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Old 12-13-2007, 12:20 PM   #1
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Share one cooking secret, please :)

if you were to review your years of experience, your successes and failures, what would you say is your most 'hand me down' worthy cooking secret ???

please be generous lol some of us could really use the help!

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Old 12-13-2007, 12:29 PM   #2
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Quote:
Originally Posted by purringkitty View Post
if you were to review your years of experience, your successes and failures, what would you say is your most 'hand me down' worthy cooking secret ???

please be generous lol some of us could really use the help!
For me, Mise en place. Make sure you have all your needed ingredients & appropriate cooking utensils/tools - including a calibrated oven. Don't take short cuts & allow enough time to accomplish the end result. Use fresh ingredients (herbs/spices, fruits, veggies etc.) whenever possible.
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Old 12-13-2007, 12:34 PM   #3
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Get a good, sharp chef's knife and learn how to maintain it. And use the right tool for the right job. I recently got a mandoline - no wonder I never wanted to make French onion soup or potatoes au gratin from scratch. It's a necessity
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Old 12-13-2007, 12:36 PM   #4
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No recipe is too complicated for you to make. They all consist of basic steps with various ingredients. If you break a recipe down and look at one instruction at a time, you can cook anything.
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Old 12-13-2007, 12:42 PM   #5
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Taste everything along the way! Don't wait until the dish is finished before you taste it, taste it every step of the way when there's still time to fix or add stuff. If you wait till the end, its usually too late.
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Old 12-13-2007, 12:42 PM   #6
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Don't be scared to try new or different recipes and expirament, that's the best way to learn. Just have some stuff to throw a few sandwiches together in case it doesn't work out. Also, use help if you need it, not everything always has to be made from scratch.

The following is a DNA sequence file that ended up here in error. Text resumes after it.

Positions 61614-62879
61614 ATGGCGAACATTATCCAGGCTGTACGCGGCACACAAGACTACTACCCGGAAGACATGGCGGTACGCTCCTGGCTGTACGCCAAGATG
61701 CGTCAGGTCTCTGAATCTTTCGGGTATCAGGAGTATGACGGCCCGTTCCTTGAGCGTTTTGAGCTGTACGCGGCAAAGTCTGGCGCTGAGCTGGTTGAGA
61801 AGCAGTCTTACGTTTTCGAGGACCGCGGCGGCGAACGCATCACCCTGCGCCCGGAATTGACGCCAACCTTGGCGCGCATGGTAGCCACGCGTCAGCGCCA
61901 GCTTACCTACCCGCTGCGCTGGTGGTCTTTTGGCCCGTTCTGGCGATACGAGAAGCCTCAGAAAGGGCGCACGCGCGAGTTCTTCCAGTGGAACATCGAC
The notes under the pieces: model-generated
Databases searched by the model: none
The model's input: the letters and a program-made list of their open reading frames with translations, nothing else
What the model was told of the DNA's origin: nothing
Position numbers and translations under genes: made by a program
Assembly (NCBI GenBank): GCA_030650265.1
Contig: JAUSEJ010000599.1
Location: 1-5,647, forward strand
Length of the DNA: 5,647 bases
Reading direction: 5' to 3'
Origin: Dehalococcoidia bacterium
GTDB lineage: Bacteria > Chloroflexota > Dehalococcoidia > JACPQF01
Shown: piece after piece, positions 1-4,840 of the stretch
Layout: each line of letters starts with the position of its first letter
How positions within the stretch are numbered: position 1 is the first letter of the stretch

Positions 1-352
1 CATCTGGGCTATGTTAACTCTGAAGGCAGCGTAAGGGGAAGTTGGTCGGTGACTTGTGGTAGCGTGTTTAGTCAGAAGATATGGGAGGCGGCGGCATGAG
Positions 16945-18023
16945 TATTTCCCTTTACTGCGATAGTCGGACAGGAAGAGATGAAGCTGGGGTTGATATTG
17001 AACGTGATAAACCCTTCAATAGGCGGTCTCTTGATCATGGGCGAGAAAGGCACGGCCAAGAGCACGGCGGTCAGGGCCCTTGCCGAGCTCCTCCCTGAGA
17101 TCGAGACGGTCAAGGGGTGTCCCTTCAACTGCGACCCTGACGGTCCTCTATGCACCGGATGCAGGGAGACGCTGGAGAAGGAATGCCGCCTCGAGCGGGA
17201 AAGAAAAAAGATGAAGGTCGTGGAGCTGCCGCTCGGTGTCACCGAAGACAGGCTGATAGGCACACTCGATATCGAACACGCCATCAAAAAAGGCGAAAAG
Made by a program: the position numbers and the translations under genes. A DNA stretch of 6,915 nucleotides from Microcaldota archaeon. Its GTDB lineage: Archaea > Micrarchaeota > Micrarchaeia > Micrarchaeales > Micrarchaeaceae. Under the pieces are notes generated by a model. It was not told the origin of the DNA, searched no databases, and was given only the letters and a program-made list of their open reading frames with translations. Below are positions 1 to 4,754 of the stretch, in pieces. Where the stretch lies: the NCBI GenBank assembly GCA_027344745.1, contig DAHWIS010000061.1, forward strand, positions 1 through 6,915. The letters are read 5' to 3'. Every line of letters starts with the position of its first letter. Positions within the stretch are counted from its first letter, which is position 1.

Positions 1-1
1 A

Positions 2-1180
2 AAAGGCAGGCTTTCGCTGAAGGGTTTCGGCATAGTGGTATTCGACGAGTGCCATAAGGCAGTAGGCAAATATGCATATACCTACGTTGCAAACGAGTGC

Soups and casseroles are great if you have people eating at different times. You can always set the oven on warm and dishes can be served whenever. This is also great when you have trouble timing getting your dishes all done at once. You can always keep one warm if the other is taking longer to cook than you thought.
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Old 12-13-2007, 12:43 PM   #7
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excellent tips, thank you !!!
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Old 12-13-2007, 01:23 PM   #8
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Prep as much as you can before actually starting the cooking. That way you can focus on the method and process of making the dish and not have to stop to do something else. One thing I find helpful for me, I buy my ground meat and chickens in bulk. I take a day to cook the chickens (boil in water, then strip from bone and save the broth) and brown the beef. Then package them up in freezer bags in 1-1/2 or 2 cup amounts. This cuts down on the prep. I just pull a bag from the freezer, zap in the microwave and add to casserole and soups. It's a lot of work one day a month but then I'm set for a lot of recipes the rest of the month.
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Old 12-13-2007, 01:31 PM   #9
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Cook with booze.
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Old 12-13-2007, 01:33 PM   #10
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use the best quality ingredients that you can.... real butter, yum...i'm kinda into cookies, so for example, today I am making chocolate almond cookies, with whole wheat pastry flour, madagascar vanilla, nice chocolate chips, penzeys dark cocoa, butter, farm egg...

follow the recipe the first time, then experiment when cooking, follow recipe always when baking

get a good cookbook(s) that lists substitutes. Going to town for a missing ingredient is not an option for me. So I keep many cookbooks to find a recipe that suits the ingredients I have.

Experiment, enjoy....
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